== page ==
Pandemic will accelerate the myopia epidemic, experts warn
Even before the coronavirus pandemic, ophthalmologists and optometrists warned that a change in the lifestyle of the population, which is increasingly moving from the outdoor environment to the screens of digital devices, is likely to lead to a significant spread of myopia or also known as short-sightedness. Restrictions on free movement and online education for children of critical age are likely to accelerate this trend, which will have serious health and economic consequences that will persist long after the pandemic.
While current measures are temporary, and the coronavirus pandemic itself may disappear with the spread of the vaccine, some lockdown habits are likely to persist in our lives. Companies are closing office space because their home office has proved its worth, and some schools are considering introducing a hybrid (partly distance) form of teaching permanently. We will deal with the indirect consequences of the pandemic for much longer. Ophthalmologists and optometrists fear that more time spent at the screens, along with a decrease in outdoor activities, will significantly accelerate the progression of myopia.
"Myopia currently affects about a third of the population. It is manifested by poor distance vision and is caused by many factors and their combinations. Dispositions are often hereditary, the development of the disorder itself may be due to environmental influences. Studies suggest that these effects include close-up work. (activities that require close-up focusing such as reading or learning), working with digital devices that emit light, stress, eye strain and a decrease in outdoor activities, "explains Lentiamo optometrist Jakub Odcházel.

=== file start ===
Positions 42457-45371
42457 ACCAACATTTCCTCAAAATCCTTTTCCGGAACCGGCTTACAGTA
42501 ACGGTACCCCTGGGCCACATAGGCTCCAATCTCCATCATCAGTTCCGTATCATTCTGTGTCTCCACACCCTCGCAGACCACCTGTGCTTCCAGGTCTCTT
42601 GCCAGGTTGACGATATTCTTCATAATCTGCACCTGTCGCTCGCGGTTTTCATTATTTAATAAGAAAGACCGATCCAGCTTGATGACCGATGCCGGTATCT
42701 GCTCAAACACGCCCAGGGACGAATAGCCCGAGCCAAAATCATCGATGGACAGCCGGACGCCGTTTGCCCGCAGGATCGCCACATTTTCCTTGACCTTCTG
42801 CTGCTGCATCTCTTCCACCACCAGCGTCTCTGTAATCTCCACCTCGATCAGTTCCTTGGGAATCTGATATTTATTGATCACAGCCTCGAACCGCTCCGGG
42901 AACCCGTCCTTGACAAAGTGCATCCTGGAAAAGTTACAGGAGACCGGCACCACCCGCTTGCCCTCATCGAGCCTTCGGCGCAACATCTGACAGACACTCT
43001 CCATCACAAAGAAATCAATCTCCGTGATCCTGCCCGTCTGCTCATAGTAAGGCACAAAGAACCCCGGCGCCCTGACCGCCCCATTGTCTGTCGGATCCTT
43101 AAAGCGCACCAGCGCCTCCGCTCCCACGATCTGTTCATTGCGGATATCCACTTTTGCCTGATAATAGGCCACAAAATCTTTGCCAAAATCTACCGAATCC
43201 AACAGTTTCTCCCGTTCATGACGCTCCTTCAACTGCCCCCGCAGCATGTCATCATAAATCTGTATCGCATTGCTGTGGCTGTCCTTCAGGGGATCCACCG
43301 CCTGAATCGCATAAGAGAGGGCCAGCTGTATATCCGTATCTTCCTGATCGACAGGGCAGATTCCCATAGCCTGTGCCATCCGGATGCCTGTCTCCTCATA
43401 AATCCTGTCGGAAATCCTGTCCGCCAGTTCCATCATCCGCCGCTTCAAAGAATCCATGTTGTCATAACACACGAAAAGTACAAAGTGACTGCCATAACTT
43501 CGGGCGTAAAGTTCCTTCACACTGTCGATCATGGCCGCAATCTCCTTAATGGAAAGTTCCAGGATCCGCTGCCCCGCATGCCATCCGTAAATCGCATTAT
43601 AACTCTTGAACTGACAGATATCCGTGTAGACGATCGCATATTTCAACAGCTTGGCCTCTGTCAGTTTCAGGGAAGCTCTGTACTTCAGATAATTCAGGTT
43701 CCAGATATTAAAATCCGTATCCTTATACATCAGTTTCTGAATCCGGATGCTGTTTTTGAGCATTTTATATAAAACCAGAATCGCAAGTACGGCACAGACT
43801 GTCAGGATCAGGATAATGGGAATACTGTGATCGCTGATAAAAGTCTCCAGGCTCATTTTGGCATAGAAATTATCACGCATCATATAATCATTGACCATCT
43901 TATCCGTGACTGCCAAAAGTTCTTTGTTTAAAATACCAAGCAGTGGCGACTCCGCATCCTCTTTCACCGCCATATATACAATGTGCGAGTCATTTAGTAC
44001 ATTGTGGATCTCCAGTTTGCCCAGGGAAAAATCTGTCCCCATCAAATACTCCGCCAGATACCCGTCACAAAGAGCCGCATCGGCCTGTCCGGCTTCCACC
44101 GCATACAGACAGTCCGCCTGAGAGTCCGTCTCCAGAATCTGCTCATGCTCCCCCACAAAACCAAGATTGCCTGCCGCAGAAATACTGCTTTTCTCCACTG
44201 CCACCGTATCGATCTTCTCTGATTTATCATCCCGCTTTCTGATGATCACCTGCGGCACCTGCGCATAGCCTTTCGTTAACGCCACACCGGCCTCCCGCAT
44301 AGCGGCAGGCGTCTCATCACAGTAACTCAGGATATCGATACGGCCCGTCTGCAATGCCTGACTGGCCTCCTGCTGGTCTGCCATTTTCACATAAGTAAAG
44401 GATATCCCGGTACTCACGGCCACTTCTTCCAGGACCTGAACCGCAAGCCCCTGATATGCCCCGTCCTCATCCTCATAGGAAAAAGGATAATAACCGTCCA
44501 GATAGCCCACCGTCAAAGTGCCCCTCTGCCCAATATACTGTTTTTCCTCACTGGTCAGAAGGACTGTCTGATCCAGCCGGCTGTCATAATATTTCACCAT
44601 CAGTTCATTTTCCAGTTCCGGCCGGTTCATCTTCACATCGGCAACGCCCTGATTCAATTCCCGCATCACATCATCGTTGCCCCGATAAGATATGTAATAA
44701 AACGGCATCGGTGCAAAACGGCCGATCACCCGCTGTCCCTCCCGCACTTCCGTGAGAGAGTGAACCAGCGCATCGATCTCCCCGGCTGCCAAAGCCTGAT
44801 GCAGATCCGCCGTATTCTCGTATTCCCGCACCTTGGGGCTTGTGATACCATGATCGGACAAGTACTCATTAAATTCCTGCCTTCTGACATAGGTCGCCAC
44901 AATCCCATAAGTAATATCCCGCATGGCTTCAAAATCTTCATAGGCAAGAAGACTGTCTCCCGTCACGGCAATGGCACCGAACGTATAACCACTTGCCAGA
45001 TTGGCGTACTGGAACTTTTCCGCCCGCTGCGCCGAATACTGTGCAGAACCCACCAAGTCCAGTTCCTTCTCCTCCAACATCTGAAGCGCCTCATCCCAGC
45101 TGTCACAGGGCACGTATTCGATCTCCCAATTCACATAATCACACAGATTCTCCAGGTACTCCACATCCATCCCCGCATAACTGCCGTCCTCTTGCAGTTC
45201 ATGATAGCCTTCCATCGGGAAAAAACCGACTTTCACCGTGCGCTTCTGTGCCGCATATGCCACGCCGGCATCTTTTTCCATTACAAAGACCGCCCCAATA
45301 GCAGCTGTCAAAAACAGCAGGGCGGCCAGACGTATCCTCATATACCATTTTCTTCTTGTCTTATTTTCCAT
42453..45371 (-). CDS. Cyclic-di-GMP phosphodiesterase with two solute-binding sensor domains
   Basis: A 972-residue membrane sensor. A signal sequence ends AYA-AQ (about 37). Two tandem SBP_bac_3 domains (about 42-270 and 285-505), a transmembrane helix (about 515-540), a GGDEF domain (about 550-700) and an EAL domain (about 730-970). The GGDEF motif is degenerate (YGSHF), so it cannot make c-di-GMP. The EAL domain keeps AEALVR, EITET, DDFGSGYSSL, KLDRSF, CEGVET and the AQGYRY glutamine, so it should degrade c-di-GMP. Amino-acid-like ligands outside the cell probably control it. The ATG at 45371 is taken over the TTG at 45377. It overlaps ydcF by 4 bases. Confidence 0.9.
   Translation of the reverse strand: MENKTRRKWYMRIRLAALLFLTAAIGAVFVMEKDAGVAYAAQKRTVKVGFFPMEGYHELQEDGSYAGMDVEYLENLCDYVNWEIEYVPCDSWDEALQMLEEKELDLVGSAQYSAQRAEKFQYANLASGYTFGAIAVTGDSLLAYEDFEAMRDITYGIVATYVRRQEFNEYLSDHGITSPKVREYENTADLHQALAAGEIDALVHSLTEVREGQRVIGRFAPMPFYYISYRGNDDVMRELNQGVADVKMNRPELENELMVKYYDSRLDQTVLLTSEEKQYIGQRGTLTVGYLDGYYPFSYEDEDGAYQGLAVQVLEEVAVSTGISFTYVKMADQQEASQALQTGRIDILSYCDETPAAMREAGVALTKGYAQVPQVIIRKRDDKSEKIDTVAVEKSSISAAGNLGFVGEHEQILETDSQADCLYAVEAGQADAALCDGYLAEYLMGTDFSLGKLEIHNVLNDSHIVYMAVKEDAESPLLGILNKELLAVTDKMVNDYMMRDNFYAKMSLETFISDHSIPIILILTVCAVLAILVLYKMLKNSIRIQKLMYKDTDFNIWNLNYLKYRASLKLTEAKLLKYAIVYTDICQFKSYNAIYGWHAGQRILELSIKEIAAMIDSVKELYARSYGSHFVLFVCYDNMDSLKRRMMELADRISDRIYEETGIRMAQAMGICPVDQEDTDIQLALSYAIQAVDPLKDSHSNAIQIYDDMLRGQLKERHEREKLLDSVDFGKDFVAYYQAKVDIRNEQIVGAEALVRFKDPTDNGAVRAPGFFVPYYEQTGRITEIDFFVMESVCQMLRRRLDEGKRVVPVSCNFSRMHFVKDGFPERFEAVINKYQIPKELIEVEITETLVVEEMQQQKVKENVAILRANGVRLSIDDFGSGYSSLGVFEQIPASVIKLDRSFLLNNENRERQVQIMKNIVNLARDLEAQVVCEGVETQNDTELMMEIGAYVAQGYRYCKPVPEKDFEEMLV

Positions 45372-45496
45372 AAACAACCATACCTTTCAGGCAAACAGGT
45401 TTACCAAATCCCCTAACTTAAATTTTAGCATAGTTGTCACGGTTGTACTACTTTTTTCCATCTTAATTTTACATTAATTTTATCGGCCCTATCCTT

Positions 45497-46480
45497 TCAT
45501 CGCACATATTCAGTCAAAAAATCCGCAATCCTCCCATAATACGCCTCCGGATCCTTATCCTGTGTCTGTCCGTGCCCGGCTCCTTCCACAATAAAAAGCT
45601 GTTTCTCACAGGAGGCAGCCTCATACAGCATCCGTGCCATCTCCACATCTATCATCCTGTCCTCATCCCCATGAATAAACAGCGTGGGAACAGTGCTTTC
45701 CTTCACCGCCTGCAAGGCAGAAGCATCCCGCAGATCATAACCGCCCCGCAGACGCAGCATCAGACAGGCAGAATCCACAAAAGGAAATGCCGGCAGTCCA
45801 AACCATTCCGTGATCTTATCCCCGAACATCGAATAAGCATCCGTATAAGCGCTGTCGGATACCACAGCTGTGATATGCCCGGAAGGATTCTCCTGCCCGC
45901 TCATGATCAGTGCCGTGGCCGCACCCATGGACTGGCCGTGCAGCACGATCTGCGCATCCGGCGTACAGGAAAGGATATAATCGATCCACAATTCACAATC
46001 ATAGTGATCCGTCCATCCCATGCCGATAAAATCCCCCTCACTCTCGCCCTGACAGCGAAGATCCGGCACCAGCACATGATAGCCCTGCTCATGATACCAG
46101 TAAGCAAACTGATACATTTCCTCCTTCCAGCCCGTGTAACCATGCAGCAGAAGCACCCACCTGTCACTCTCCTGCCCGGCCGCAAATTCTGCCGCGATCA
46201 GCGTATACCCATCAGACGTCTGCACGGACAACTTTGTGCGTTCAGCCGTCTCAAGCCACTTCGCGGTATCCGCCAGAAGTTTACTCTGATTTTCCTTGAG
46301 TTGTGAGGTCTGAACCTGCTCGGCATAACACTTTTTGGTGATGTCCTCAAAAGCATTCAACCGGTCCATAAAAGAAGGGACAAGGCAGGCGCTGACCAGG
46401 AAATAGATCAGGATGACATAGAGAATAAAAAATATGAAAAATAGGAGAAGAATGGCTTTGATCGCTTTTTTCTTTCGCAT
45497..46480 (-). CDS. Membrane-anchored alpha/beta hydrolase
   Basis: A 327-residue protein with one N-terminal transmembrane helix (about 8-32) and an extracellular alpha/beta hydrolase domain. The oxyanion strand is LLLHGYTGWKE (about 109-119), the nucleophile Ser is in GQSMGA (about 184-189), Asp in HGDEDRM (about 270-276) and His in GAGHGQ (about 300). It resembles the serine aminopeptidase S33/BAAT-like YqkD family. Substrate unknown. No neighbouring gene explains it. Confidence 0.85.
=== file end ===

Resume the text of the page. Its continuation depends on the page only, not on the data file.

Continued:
In most cases, myopia occurs around the age of six and stabilizes in adolescence, another "milestone" for the development of myopia is the 18th year of life. The lifestyle of schoolchildren and students therefore plays a crucial role. The trend of distance learning to replace schooling and digital technologies to become an indispensable part of teaching is therefore of concern to professionals. "Myopia cannot be completely cured, only corrected with diopters. People with myopia may experience other problems during their lifetime, such as retinal detachment, glaucoma, and the problem also occurs after forty, when many people develop presbyopia and the eye becomes worse "Severe forms of myopia can lead to low vision," warns.
These complications can be partially prevented by preventing and adjusting lifestyle. "Studies show that the prevalence of myopia is related to the length of study. The increase in myopia is faster in university students and also in the urban population. We believe that this is related to time spent outdoors, ie According to a foreign study, children who spent at least 11 hours a week outdoors have halved their risk of developing myopia, and parents and teachers need to be aware of this threat and ensure that their child spends as much time as possible. outside, and at home, they controlled the time spent at the screens, "advises Lentiamo, head of optics.
Preschool children are also at risk. The WHO recommends a maximum of one hour for digital screens per day for children aged 2 to 5, younger ones should not use them at all. For older children, it is good to find a compromise together with the parents, because the child rather follows the rules, the setting of which he agreed to. "If children spend 3 or more hours at the computer teaching, it is appropriate to limit recreational use of the computer," advises Jakub Odcházel.